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-- Do higher prices equal slower sales? That's the warning to e-book publishers by Peter Kafka at MediaMemo. In a sense, Kafka is right. Sales have slowed down, and Billboard research has shown that higher track pricing will lead to fewer unit sales. But there are a few asterisks to place next to Kafka's statement. First, variable pricing at iTunes coincided with two huge movements: an economic recession and a natural slowing in digital growth rate. Warner Music Group's Edgar Bronfman Jr. said in the company's recent earnings call that Apple had decided to move to variable pricing in the summer of 2008, well before the financial meltdown and the May 2009 introduction of $1.29 tracks. That means the timing of variable pricing's launch was set before the economy soured. The impact of the recession is up for debate, but there's no doubt the days of double-digit digital growth would be coming to an end. Downloads simply weren't going to keep up their earlier pace. Second, the real message to e-book publishers is not that higher prices equals slower sales, it is that higher prices may lead to greater profits. Publishers and e-book service providers have conflicting goals. Publishers seek the best price for the sake of their profits. Apple and Amazon.com want lower prices to encourage greater unit sales and, thus, growth in more lucrative hardware sales. Third, publishers can accept a higher profit/fewer units trade-off better than record labels. With their increased reliance on ancillary revenue streams, record labels need to encourage consumers to listen to their artists. There will be non-recorded music payoffs down the road. Higher prices for music may lead to higher profit, but they also lead to fewer unit sales and fewer ears devoted to that particular release. A publisher that makes money on just a book doesn't have to live with that kind of trade off. (MediaMemo)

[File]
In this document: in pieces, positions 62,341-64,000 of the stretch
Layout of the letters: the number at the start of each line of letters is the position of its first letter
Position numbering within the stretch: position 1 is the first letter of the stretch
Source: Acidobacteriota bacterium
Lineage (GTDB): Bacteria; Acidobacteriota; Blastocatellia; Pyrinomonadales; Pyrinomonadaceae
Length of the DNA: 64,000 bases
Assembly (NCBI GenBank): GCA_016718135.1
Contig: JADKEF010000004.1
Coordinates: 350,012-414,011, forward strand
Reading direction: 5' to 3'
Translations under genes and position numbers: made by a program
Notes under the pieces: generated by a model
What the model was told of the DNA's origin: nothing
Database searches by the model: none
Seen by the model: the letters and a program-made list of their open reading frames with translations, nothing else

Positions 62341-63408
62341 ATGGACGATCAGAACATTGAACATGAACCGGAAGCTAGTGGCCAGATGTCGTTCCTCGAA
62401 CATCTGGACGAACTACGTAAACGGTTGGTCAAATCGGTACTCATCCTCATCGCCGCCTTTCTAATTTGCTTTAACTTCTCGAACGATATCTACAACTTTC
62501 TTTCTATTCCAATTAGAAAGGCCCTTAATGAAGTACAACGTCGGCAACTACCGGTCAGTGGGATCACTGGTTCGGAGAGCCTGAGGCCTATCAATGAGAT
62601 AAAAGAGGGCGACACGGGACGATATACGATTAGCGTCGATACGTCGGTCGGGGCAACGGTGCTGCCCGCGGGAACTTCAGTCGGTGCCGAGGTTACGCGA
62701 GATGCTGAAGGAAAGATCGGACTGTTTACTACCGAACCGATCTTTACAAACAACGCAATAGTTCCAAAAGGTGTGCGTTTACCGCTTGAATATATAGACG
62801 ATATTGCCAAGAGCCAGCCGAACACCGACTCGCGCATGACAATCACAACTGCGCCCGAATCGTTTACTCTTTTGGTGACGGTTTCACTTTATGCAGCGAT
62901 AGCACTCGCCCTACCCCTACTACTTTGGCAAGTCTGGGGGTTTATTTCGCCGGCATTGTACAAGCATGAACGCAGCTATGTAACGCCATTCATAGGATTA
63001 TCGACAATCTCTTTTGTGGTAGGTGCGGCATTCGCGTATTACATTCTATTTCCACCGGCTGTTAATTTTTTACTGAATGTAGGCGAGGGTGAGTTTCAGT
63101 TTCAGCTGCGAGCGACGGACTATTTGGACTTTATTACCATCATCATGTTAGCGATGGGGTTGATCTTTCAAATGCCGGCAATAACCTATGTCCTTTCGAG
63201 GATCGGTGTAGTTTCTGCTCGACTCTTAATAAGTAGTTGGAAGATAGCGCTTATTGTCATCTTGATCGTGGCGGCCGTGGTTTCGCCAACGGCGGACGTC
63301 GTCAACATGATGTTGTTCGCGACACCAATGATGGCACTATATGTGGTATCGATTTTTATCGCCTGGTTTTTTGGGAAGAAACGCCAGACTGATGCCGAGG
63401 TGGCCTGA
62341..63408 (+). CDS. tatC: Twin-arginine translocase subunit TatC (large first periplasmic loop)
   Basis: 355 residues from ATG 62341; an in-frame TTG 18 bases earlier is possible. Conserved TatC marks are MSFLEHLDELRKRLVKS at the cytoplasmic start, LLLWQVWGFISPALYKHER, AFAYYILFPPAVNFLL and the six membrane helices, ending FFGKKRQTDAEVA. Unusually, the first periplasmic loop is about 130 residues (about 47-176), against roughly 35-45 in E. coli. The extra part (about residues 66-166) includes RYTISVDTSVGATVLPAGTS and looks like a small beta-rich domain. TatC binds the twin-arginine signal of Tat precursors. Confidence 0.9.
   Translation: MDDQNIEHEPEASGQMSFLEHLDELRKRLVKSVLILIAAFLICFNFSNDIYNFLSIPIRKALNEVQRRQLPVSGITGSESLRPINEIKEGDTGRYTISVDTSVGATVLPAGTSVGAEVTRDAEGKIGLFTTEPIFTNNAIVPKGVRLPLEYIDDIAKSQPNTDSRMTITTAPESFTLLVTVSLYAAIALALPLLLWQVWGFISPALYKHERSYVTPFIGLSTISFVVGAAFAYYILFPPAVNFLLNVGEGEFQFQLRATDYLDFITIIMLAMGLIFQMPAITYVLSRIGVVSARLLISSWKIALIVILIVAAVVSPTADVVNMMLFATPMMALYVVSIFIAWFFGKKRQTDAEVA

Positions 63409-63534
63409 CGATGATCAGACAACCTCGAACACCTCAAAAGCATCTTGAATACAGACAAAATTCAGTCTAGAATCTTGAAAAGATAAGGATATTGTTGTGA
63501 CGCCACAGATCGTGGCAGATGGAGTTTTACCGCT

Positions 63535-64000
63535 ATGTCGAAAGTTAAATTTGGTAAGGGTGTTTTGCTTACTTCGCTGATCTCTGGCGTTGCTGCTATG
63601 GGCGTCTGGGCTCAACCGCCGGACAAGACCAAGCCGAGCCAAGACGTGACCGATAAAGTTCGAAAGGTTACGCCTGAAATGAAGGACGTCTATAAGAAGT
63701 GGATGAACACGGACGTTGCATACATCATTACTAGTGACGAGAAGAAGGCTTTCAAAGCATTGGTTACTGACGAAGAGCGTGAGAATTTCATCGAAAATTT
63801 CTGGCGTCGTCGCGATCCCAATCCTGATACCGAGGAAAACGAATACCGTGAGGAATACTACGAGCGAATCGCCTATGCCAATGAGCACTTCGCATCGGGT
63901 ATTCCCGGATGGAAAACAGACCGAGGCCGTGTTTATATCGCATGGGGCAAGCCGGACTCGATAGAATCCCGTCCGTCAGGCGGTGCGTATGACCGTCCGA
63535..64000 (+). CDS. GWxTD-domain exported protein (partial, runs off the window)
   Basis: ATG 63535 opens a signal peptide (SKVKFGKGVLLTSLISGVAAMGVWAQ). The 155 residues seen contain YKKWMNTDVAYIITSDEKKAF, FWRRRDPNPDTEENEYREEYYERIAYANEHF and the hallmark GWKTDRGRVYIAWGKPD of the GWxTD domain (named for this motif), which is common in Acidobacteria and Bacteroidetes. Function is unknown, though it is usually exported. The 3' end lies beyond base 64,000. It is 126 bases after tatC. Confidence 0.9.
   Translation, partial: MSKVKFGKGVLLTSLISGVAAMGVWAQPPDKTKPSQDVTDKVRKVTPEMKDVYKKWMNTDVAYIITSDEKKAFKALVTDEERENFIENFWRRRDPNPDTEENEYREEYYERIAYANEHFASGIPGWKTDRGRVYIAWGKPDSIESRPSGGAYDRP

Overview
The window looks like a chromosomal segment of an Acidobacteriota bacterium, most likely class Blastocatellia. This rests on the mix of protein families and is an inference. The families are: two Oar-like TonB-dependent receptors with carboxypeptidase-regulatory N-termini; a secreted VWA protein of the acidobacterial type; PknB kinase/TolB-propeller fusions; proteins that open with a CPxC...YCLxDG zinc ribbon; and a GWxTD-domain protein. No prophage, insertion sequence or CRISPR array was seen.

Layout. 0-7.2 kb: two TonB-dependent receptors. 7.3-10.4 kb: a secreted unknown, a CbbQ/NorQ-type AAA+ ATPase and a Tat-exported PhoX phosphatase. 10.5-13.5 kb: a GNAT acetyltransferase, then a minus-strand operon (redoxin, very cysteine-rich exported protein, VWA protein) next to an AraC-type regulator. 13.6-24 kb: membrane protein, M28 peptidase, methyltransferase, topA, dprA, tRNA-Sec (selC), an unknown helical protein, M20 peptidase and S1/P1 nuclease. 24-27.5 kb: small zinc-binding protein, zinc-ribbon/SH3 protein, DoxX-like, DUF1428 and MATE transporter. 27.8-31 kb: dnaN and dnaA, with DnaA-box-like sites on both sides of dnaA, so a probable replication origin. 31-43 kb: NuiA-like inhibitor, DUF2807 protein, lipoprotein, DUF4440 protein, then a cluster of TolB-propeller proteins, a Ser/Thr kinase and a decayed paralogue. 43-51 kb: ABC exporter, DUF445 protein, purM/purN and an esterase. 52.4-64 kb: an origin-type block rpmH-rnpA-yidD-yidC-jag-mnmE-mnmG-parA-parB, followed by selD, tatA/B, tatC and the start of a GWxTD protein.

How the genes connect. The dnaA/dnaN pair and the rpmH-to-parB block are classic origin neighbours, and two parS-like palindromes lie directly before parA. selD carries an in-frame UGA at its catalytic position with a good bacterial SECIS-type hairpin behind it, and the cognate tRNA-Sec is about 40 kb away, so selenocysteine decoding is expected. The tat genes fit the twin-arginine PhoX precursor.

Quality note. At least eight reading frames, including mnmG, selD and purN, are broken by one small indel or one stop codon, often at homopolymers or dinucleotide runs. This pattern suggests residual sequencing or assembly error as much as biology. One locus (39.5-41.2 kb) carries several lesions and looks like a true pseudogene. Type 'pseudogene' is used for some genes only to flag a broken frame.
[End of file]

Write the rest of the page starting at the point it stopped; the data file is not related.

-- Just when people thought the album was over, out comes "14 Love Songs For The 14th," a 14-song collection from Rascal Flatts. But there's a catch. The album is digital only and will be available for two weeks. The occasion? Valentine's Day. Such a special occasion is a good opportunity to experiment with a short-lived bundle such as this. Perhaps label-induced artificial scarcity is just what is needed for bigger bundles such as this one. What works for one artist may not work for another artist. Luckily, the very nature of digital distribution allows for a wide variety of products with a wide variety of life spans. (Music Row)

-- Mobile music service Thumbplay will use Echo Nest technology to add new discovery tools and interactive playlist features. What kind of value will Echo Nest technology add to a service like Thumbplay? The company's CEO, Jim Lucchese, believes Echo Nest will add big value. "We're firm believers that user experience will drive willingness to pay for an experience on a catalog that large," he said. Last week, Thumbplay announced agreements with 20 additional content partners that pushed its catalog to over eight million tracks. (Digital Music News)

-- Melodeo announced immediate availability of 28 of its apps in the Android app store. The apps feature streaming playlists of 100 to 6,000 songs and are priced from $.99 to $1.99. Melodeo is the creator of popular music streaming app nuTsie. "Our cloud-based platform makes it possible to create these apps for many platforms and devices very quickly," said Melodeo CEO Jim Billmaier. "We're very well positioned to take advantage of the expanding smartphone market.

-- Country star Vince Gill has been upgraded to a full-time member of The Time Jumpers. Gill has been a part-time member of the country swing group that plays every Monday night at Nashville's Station Inn. (Tennessean)

-- The owner of Ear X-tacy, the well known independent record store in Louisville, Kentucky, has "concerns for the survival" of his store. John Timmons said he will discuss the future of the store in a press conference on Friday morning. A press release notes the store's current least expires in March. "It's everything - the lease is definitely a worry," said a store manager, "but it's combined with the economy and a bad (music) industry." Ear X-tacy is a member of the Coalition of Independent Music Stores. (Courier-Journal)

-- Suburban Noize Records and Sony Music's RED Distribution have completed an exclusive distribution agreement effective March 1. It is a U.S.-only deal and includes all methods of delivery.

-- The transcript of Tuesday's Warner Music Group FQ1 earnings call. (Seeking Alpha)

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